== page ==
Me 163 Komet (oz1721)


Me 163 Komet (oz1721) by Dennis Rattle 1966 - plan thumbnail

About this Plan

Me 163 Komet. Scale glider version of the rocket powered fighter, for bungee launch or PSS.

Quote: Your Full SIZE Plan Dennis Rattle's unique Messerschmitt Komet Me 163.

ONE of the most interesting aircraft to appear in the last war was the Messerschmitt Me.163 Komet. The story of the development of this machine is told in the book 'Rocket Fighter' which contains, in addition, a wealth of photographs. Some four examples are in this country, Science Museum - South Kensington, Imperial War Museum, College of Aeronautics (Cranfield) and RAF Colerne.

From the modelling aspect, the Komet offers something different, especially as a glider and it is interesting to note that a glider version was actually built by the Japanese, for training purposes. It was of wooden construction and some fifty were built, with the designation MXY7, Akigusa (Autumn Grass).

Construction has been simplified by the use of thin card for farmers, note the turned flanges for stringer fixing. The more ambitious modeller might try to bury a Cox .010 in the nose or modify the tail end for Jetex, but it is with the glider version we are concerned here.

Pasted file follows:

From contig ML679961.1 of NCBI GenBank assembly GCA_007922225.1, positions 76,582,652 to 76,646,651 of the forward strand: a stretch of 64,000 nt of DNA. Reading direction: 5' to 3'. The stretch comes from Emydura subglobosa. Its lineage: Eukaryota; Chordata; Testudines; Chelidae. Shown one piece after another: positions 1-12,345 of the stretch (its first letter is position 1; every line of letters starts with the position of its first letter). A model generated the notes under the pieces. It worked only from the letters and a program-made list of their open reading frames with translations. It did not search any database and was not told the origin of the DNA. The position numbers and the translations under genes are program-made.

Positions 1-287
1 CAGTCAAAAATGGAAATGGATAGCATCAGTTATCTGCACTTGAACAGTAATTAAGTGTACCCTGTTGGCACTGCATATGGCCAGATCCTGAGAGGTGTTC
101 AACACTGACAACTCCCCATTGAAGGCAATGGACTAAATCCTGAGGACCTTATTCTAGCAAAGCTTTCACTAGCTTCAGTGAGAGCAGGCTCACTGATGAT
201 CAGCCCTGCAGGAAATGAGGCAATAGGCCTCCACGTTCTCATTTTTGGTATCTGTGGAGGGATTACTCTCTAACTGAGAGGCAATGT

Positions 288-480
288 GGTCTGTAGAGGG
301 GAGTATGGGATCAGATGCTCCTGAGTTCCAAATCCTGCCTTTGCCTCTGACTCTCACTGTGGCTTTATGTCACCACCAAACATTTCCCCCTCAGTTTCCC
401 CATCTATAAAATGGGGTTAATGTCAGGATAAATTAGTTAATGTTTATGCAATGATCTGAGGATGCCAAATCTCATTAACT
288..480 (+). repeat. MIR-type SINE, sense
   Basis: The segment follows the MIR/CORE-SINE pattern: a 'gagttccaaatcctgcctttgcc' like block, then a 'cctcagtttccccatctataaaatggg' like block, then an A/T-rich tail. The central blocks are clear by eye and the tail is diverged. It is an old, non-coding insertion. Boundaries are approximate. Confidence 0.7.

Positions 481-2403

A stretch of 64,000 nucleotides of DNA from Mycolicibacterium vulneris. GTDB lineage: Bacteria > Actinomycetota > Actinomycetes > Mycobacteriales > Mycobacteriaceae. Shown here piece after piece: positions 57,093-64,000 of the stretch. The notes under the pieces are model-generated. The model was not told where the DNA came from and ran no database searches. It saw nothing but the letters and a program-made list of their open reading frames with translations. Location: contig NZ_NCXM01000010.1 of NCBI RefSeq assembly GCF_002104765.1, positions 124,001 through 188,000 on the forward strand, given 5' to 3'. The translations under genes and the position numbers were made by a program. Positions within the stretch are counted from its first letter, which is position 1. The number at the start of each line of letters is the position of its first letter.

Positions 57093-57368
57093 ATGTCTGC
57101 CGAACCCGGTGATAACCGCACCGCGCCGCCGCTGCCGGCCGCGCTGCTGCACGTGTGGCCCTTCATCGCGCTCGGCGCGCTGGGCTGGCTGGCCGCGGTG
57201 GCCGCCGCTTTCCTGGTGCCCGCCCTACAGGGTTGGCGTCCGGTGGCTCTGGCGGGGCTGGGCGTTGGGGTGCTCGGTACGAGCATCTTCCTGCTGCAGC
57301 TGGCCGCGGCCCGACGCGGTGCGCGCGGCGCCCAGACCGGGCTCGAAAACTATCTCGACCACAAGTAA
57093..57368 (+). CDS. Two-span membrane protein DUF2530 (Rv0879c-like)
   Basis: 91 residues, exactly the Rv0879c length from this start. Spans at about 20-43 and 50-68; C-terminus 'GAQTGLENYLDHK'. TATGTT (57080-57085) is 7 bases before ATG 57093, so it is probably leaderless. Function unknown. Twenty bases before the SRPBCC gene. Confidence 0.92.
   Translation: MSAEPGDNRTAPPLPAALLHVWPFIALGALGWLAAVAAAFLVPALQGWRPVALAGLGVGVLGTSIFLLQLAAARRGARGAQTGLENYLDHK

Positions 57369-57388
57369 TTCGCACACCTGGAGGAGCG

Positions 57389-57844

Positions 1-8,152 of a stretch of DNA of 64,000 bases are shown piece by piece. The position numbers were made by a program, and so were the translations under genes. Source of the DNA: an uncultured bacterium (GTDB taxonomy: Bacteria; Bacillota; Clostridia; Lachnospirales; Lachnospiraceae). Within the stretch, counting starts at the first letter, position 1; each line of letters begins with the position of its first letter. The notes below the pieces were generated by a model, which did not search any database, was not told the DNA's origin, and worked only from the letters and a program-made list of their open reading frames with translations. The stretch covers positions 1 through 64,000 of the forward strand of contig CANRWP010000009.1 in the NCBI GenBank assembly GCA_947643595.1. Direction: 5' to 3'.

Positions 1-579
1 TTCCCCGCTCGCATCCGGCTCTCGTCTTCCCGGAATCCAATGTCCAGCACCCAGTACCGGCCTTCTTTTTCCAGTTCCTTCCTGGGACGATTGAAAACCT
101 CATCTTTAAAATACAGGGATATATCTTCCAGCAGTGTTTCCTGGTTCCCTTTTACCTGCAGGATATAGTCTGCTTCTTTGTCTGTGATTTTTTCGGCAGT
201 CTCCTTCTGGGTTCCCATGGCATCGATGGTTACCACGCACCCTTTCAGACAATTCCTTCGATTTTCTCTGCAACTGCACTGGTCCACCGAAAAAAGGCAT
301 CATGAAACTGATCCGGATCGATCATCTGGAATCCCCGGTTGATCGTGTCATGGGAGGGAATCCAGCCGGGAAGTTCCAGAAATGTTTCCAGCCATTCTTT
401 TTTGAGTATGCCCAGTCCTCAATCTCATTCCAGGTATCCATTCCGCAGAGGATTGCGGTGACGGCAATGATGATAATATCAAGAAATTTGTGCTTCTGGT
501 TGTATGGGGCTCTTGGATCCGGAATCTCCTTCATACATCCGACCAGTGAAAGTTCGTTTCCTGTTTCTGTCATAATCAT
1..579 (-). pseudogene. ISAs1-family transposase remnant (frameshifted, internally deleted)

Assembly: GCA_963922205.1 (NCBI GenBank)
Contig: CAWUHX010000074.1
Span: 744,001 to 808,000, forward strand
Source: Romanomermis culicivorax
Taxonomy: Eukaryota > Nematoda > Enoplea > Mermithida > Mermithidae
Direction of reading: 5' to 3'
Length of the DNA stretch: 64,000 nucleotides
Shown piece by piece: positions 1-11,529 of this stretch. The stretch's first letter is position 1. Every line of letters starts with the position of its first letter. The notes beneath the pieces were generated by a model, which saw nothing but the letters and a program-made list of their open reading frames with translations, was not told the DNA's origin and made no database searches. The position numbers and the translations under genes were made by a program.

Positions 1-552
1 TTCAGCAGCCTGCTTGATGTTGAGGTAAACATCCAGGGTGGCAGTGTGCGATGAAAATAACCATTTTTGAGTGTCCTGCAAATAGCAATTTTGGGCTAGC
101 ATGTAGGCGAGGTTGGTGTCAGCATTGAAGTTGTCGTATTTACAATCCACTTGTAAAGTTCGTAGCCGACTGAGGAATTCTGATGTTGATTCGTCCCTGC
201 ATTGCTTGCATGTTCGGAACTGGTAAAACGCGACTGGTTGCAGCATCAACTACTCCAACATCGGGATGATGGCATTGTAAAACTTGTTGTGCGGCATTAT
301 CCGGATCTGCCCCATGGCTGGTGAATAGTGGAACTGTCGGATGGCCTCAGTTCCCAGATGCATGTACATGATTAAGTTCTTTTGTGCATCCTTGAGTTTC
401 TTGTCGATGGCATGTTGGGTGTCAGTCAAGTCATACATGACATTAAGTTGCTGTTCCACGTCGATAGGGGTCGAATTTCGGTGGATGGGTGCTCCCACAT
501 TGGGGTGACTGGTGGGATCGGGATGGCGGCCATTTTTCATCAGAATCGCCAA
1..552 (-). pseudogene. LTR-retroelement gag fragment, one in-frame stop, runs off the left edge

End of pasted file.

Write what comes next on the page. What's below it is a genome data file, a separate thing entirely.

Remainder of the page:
Start the fuselage with the nose cone, fabricated from a series of rings A to E, and built-up segments F to K, which, after cementing and dry are roughly shaped. Next, build a basic frame, shown shaded, this includes members marked with an asterisk. To this frame, formers 1 to 8 are added, these being reinforced as on the drawing. Ensure squareness in assembling these.

Continue with stringering, starting with 'f', these pass thro' formers 2-5 and stabilise the structure. Spar on formers 2 can now be located and cemented, followed by all other stringers and centre section structure. The balsa nose cone and decking complete this part which can now be sanded, covered and doped.

Fin and rudder are built over the plan, and covered and doped before cementing to fuselage, with stiff paper fairings added at the root. Wing-root fillets are built up in a similar way by first locating fillet profile strips and leading edge segment. This is probably the most difficult part, obtaining a good faired line. The fillet is completed by using two or three sections of stiff paper, upper and lower. This is best accomplished by trial and error method..."

Update 04/08/2017: added article, thanks to Pit.

Supplementary file notes



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Me 163 Komet (oz1721) by Dennis Rattle 1966 - model pic


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Me 163 Komet (oz1721) by Dennis Rattle 1966 - pic 003.jpg
Me 163 Komet (oz1721) by Dennis Rattle 1966 - pic 004.jpg

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